By common standards, a person is considered to be intellectually disabled if s/he has an IQ below 70 (the average is 90-110) and manifests serious deficits in adaptive functioning in comparison to his or her age-mates.

In Hong Kong, people with intellectual disabilities are divided into four grades according to their IQ:
Below 20

  • chromosomal abnormality (the X chromosome has a weak spot or an extra chromosome is present in pair 21)
  • problems in the adhesion of genes
  • metabolic disturbances due to genetic disorder
  • bacterial infection (e.g. rubella), incorrect medication, drugs, malnutrition, smoking, excessive drinking, substance abuse and radiation attack during conception can all lead to the birth of a mentally handicapped baby
  • premature birth, difficult labour and low weight can hinder the development of the baby's brain or do damage to it, thus causing mental handicap
  • bacterial infection (e.g. meningitis), malnutrition and brain injury during infancy and early childhood can cause mental handicap
  • postnatal environment the child is subjected to, such as the kind of parental care, the things it gets in touch with and the learning opportunities it is given, also has a bearing on its intellectual development

Characteristics of people with intellectual disabilities
Although people with intellectual disabilities are deficient in intelligence, they have thoughts and feelings just like ordinary people, and they need concern and acceptance from others. They also desire chances of demonstrating their abilities as a way to affirm their own worth. Due to their relatively low cognitive ability, they encounter greater difficulty in learning language, knowledge and skills. Special teaching and training methods have to be used. In respect of personality, they are on the whole simple and straightforward; however, some of them are emotional and tend to settle their negative emotions by some violent behaviour, such as yelling or hitting objects.

Ways to facilitate rehabilitation of people with intellectual disabilities
(1) Normalization
For peope with intellectual disabilities, a true-to-sense rehabilitation is to lead the life of a normal person, able to perform the tasks of daily living, have a job, friends and own interests, and get in touch with the real world. Good assessment and training are needed to achieve this. Of course, the level of intellectual disability has a relation with the degree of normalization.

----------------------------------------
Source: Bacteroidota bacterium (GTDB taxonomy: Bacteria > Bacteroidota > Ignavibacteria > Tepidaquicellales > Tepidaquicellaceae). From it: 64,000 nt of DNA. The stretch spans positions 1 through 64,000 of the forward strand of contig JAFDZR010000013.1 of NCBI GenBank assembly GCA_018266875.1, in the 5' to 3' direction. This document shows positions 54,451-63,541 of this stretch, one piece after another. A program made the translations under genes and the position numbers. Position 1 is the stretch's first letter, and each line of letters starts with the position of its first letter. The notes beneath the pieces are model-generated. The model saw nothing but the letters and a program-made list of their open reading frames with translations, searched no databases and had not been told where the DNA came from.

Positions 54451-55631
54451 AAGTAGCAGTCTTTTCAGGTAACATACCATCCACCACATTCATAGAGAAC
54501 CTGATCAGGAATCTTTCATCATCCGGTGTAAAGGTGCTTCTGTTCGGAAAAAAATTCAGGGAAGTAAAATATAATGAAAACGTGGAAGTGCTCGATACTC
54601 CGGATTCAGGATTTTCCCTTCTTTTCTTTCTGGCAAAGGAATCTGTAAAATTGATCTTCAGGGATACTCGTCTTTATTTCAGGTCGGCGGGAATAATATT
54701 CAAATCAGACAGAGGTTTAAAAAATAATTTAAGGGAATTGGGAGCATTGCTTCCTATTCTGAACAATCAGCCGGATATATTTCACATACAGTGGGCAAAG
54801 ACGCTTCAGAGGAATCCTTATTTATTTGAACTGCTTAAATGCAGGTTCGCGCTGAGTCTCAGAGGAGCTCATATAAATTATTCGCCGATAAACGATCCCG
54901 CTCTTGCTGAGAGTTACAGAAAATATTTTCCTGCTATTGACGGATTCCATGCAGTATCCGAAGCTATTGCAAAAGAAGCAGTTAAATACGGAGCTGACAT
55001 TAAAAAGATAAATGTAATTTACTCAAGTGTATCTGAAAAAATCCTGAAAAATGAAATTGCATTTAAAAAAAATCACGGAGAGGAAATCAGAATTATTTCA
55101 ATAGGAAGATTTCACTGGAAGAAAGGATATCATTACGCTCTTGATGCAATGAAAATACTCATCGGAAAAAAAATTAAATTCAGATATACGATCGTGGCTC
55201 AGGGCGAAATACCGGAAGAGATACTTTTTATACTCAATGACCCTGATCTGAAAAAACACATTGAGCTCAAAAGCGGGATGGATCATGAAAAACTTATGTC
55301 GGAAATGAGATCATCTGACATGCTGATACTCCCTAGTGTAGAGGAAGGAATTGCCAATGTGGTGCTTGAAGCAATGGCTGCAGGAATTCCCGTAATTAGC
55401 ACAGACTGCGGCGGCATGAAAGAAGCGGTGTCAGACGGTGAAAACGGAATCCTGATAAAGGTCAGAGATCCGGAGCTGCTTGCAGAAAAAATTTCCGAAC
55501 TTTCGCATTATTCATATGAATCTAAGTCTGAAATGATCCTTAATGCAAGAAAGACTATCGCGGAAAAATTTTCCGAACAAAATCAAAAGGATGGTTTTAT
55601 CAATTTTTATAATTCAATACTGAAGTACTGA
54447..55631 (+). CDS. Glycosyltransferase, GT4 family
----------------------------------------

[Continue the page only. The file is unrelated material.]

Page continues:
(2) Behaviour modification
In helping people with intellectual disabilities improve their emotional and behavioural problems, behaviour modification has proved to be an effective method. It is based on the principle that the result of a behaviour largely determines the chances of its reoccurrence: a good result increases the chances and a bad result decreases them. The former includes the gain of something good (i.e. reward in common language) and the avoidance of something bad. The latter includes the imposition of something bad (i.e. punishment in common language) and the loss of something good. The effective use of the method requires an application schedule tailored to the conditions of the recipient. It also requires systematic observation and recording of the target behavior, which provide the necessary data for evaluation and adaptation of the schedule.

Attitude and skills to deal with people with intellectual disabilities
  • discard prejudices and learn about them in an objective manner
  • accept and respect them
  • exercise more patience and understanding towards them
  • provide opportunities for them to learn and try so as to make them more independent
  • encourage more often and criticize less
  • communicate with them in simple clear language with the help of gesture
  • keep reward and punishment clear and distinct - praise and reward be given for desirable behavior, immediate punishment be given for undesirable behavior